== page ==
Women dealing with fertility issues are put under unnecessary pressure and if they do not have adequate support from people who matter to them; especially their spouses and family members, the pressure becomes aggravated. One woman who has gone through the pain of TTC and who decided to be selfless about it is this amazing mom-of-three and the Visionary of BeiBei Haven Foundation, Omotade Alalade.
Omotade, in an interview with Punch talks about her fertility challenges and how she stayed true to herself in spite of the challenges.
Below are some lessons women trying to conceive can learn from her coping strategies;
1. I was in constant pursuit of happiness, so I used to pamper myself a lot. I made sure that I bought clothes in moderation, got my hair and nails done once a week and traveled with my husband. I chose to be happy and used to avoid certain events that I felt could make me sad.
2. I held on to God, because once you understand that you are going through something for a reason, you have to hold on to your faith to see you through.
3. I always stayed true to myself. If I wasn’t comfortable about anything or event, I would avoid it till I could handle it.
4. I learned not to let my situation define me. I chose not to put my life on hold till I had a baby. The most important thing I learned is that you are not in control of your life, God is.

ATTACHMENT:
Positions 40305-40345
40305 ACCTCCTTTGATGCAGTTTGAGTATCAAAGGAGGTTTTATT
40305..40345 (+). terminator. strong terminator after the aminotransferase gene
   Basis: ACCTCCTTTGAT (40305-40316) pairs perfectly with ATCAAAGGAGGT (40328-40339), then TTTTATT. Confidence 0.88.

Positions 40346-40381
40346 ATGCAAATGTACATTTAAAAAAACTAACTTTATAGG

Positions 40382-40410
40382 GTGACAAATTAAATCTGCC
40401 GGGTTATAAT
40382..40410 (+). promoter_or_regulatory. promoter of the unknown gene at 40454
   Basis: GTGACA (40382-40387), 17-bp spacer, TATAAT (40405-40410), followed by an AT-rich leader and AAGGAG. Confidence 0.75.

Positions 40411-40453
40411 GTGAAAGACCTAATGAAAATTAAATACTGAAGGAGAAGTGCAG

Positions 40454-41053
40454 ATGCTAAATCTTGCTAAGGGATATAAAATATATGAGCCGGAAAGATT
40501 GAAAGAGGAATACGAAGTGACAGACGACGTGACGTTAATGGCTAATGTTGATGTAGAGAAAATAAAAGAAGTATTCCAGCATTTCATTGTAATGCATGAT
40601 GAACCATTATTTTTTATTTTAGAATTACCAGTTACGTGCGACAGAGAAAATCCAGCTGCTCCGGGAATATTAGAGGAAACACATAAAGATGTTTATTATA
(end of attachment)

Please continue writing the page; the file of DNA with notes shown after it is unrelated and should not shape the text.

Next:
5. Always choose to be happy in the middle of afflictions and never accept defeat. Keep trying and trying for a baby without looking back. The moment you look back, you may start to pity yourself and go down a road that’s hard to come out of.
6. Also, never stop learning and researching about your fertility diagnosis. Knowledge is power. No matter how bad your situation is, you are stronger than it and you will get past the trial you are in.
On why she founded BeiBei Haven Foundation, she told Punch;
After dealing with infertility, I got pregnant with twins. I thought that was the end of my journey without knowing that it was just the beginning. I lost them through a late miscarriage and I almost lost my life. After that experience, I lost who I was and everything therein.
I became depressed and had no one to talk to or help me get through the struggle. Eventually, I got help from someone close to home. Once I got out of my depression, I knew I had to help others. That desire was what birthed the foundation.